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Amplifier+Capacitor


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#1 of 12 OFFLINE   John*K

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Posted August 04 2003 - 01:47 AM

I have read that a "rewound alternator or a second dry cell battery w/an isolater" or a capacitor may be needed when adding amplifiers to a car audio system in order to supply the amplifiers with sufficient power. How do you determine your power needs before the install? I am thinking of adding two amplifiers, one for the sub and one for the rest of the system. Probably a JL Audio amp, but I'm not sure. I want a high quality amplifier.

#2 of 12 OFFLINE   Diallo B

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Posted August 04 2003 - 03:53 AM

A good rule of thumb for adding capacitors is that any system that is pulling 500 watts or more would see a benefit by using a cap.

Part two to that is for every thousand watts you are running you should have a 1 farad cap. (give or take)

If you install a system that is causing your lights to dim when strong bass passages hit then you need a cap.

Keep in mind that I am talking total wattage not RMS.

Last, a cap will save your primary battery. It stores energy so that when those strong passages hit the draw comes from the cap instead of your battery. It also helps to make sure you have all the juice you need available to make your system sound as good as you have it tuned.

djb
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#3 of 12 OFFLINE   John*K

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Posted August 04 2003 - 06:44 AM

Is the 2nd battery a better solution? Would a rewound alternator be suitable? I want to make sure that I am not going to kill my battery prematurely, or cause any electrical damage.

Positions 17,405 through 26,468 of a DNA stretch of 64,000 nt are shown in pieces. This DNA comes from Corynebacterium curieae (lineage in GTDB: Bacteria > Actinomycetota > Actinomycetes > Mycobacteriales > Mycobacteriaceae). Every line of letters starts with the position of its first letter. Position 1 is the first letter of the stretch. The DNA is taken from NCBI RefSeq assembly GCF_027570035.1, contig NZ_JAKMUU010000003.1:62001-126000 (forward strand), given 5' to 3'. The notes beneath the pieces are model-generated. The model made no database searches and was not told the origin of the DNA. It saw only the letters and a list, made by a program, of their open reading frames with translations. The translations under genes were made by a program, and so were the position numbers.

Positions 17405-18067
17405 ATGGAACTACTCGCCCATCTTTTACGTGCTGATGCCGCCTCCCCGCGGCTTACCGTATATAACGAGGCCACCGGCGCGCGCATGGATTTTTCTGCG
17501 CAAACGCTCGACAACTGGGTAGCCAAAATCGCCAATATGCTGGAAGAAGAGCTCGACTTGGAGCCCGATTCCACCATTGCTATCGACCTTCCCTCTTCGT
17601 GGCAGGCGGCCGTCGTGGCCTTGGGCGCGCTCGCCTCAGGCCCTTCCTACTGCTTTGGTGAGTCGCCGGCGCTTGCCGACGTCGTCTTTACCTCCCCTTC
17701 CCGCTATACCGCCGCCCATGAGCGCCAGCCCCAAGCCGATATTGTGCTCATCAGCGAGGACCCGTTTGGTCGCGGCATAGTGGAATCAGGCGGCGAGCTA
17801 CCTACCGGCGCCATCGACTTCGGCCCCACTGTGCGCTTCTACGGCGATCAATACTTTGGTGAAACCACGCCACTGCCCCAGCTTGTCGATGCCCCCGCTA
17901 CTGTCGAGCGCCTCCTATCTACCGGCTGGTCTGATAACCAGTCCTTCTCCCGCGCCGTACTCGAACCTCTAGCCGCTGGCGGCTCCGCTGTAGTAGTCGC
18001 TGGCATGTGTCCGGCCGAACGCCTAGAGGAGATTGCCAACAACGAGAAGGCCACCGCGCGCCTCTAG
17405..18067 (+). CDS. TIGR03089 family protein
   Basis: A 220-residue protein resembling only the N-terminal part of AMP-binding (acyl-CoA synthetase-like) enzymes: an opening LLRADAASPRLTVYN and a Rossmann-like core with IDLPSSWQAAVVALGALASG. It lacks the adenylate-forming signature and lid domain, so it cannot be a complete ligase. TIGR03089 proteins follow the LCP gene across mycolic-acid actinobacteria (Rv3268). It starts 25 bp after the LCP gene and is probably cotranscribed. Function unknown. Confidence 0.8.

#4 of 12 OFFLINE   Jeff_Krueger

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Posted August 04 2003 - 08:25 AM

Keep in mind that a 2nd battery will be an extra load on the electrical system when the car is running. They are usefull however if you like to listen to the stereo a lot without the car running. When the car is running the alternator supplies the juice to the car's systems, engine, and stereo, the battery only comes into play when the car is being started or there is a large draw on the electrical systme which causes the voltage to drop to the level of the battery or below, at which point the battery will then supply current to fill the demand. Once this peak draw is over the alternator must still power everything else while recharging the battery.

A capcitor works must like a battery it stores a set amount a electical energy that can be discharged very fast. Which means that it also is an extra load on the electrical system. The idea in using them is that periods in which the stereo is drawing a lot of power is very brief and the Cap can supply the extra current during the demand, and in between the peaks when the system is not demanding a lot of current the cap will draw power from the alternator and recharge itself before the next peak. It will hopefully act like a buffer just smoothing out the bumps in the voltage between high demand and low demand.

That being said I would personaly choose a high output alternator since the cost would be not too much more than that of a Cap and will provide all the juice the system will need. This all of course depends on the size of the system and how big the stock alternator is. Some cars have beefier electrical systems to begin with. Remember Caps and batterys don't make power they only store it, it would be more logical to just upgrade the source of the power first.

BTW you will be happy with the JL amp, I'm running a 300/4 to power the front speakers (5.25XR comps and a set of 6W0 woofs) and love this thing. It looks good is built like a tank and has an awesome crossover.